Documentation Metrics

What Do You Really Want to Measure?

The number of pages that Writer X produced last month depends on many factors, including the writer's workload for that month. What does that have to do with the current project? You'd have to track many variables to see if the writer was truly being as productive, on a page-by-page basis, as he or she was last month. (Tracking these variables would be as much work as writing the manuals!) But more to the point, measuring documentation rates can lead people to believe that "more pages = better documentation." We know that’s not true; isn't it time we dropped metrics that support this idea?

Software Dependent Metrics
If your publications team reports to engineering or development, management may have a tendency to relate documentation standards to software development (X lines of code per day = Z pages of documentation per day). But remember that you are writing for the user audience, not the developers. Why should the users care about the ratio of X to Z? They don't. They'll judge your product on how easy it is to use, and nothing more.

Metrics That Add Value
Again, a quality metric is a metric intended to be a measure of document quality. You can't really make this measurement in the abstract—you need to consult with the user. Whether you do it before release of the product (through controlled usability testing) or after release (through customer feedback), you need to hear from the people who are using the product. They're the final arbiters of quality. 

Below are some quality metrics I believe have value.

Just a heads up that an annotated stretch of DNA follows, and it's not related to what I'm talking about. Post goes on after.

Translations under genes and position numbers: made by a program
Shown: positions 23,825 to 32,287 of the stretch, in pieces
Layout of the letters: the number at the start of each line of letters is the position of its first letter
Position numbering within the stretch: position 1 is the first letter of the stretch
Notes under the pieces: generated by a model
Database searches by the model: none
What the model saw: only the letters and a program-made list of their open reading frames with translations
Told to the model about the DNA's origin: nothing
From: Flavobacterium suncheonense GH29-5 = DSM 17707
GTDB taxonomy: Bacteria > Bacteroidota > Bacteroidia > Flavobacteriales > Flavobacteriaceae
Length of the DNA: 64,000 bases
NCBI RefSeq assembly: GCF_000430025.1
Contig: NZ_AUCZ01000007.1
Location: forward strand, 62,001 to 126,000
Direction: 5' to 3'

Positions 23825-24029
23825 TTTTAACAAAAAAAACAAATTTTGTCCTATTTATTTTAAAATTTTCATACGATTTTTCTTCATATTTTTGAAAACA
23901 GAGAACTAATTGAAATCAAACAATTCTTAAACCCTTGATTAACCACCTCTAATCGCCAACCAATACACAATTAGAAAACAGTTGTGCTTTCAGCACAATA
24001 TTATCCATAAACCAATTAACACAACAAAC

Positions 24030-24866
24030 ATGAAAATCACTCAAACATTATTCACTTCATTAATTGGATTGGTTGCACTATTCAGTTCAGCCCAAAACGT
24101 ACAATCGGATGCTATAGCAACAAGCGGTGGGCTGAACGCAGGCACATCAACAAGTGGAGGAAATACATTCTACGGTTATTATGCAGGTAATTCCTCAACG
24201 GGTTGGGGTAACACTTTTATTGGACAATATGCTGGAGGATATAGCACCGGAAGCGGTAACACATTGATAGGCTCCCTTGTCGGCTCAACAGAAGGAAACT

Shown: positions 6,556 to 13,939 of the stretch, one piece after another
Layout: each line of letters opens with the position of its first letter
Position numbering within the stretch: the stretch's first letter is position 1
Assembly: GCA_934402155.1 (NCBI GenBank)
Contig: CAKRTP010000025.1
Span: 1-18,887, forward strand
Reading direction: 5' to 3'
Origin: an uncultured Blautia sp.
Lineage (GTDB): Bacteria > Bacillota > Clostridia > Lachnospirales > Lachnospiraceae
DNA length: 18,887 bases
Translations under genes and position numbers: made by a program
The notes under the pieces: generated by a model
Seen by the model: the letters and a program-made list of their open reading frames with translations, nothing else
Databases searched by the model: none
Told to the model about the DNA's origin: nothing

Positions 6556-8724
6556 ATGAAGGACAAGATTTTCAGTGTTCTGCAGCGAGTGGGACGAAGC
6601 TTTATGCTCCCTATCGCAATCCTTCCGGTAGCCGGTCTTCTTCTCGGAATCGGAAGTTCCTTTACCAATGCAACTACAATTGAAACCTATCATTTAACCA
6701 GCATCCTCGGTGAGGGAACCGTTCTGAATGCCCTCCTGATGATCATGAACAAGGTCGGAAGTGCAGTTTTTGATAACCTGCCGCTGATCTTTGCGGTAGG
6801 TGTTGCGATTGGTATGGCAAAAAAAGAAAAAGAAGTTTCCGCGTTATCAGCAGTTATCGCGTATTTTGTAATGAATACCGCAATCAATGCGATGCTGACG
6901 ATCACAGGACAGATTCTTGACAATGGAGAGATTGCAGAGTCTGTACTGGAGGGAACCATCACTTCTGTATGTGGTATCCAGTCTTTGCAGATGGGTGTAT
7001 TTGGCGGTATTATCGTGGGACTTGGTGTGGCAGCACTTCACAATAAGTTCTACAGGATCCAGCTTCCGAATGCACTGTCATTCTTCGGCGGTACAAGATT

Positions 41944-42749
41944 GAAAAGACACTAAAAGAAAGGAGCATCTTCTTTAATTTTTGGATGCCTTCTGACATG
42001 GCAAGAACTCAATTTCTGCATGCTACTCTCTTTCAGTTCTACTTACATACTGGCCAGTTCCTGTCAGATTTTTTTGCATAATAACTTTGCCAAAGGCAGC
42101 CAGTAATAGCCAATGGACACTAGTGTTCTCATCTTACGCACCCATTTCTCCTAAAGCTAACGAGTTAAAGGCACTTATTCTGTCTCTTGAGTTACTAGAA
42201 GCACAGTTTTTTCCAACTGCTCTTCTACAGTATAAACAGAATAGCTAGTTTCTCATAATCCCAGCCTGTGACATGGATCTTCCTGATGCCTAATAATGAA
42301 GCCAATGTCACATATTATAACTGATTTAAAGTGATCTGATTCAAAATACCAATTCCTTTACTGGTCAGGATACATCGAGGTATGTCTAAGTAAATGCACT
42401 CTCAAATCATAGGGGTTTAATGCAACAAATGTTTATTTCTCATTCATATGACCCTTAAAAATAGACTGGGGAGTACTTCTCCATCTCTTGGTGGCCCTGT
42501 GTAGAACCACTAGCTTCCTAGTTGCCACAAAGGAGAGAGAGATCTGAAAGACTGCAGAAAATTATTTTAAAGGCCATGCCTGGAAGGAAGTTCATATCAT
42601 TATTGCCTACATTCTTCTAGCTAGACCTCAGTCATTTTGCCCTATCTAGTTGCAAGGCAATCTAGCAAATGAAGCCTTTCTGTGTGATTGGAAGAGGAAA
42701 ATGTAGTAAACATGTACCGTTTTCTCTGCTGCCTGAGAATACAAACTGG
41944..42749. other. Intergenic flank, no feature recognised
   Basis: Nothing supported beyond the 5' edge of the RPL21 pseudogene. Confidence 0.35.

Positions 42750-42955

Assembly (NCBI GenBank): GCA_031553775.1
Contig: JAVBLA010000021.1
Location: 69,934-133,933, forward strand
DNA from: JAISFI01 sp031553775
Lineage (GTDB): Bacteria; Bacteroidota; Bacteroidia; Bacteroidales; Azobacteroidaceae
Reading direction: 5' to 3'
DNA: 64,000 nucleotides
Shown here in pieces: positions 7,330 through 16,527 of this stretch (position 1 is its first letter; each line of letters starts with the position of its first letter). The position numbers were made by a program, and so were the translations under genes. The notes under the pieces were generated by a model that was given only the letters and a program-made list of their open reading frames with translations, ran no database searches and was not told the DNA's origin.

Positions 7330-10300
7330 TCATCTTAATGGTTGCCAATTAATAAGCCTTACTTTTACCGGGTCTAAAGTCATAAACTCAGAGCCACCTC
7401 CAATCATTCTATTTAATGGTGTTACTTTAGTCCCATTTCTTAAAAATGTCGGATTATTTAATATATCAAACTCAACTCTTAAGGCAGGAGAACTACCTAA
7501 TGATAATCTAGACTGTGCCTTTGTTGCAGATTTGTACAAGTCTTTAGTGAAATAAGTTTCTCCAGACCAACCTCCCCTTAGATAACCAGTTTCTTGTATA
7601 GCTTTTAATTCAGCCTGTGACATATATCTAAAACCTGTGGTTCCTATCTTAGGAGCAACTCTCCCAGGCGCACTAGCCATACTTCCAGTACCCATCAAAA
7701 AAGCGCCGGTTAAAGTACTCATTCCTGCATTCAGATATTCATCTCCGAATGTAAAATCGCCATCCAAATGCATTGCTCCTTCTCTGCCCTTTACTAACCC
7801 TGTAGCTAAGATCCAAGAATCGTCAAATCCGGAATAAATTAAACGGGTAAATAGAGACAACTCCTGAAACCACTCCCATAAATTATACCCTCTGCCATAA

Web-based Feedback
Develop a Web-based documentation feedback utility or survey that offers some reward (a drawing for a palm-held computer, for example) in exchange for the user's suggestions on a technical information product. When designing Webbased feedback forms, be sure to ask for information that will help you make accurate measurements. Don't limit the feedback to "1-to-5" responses, where a 1 represents "unacceptable” and a 5 represents "exceeds expectations." Allow users to comment on the information they need (or don’t need) in future revisions of your product. Then publish those results throughout executive levels on a monthly basis. Provide cumulative and current month/previous month evaluations of the responses you receive. It's a great way to elevate the visibility of the technical publications professionals.

 Usability Testing/Prerelease Feedback
Conduct some small-scale usability testing of beta versions or final drafts of user documentation with

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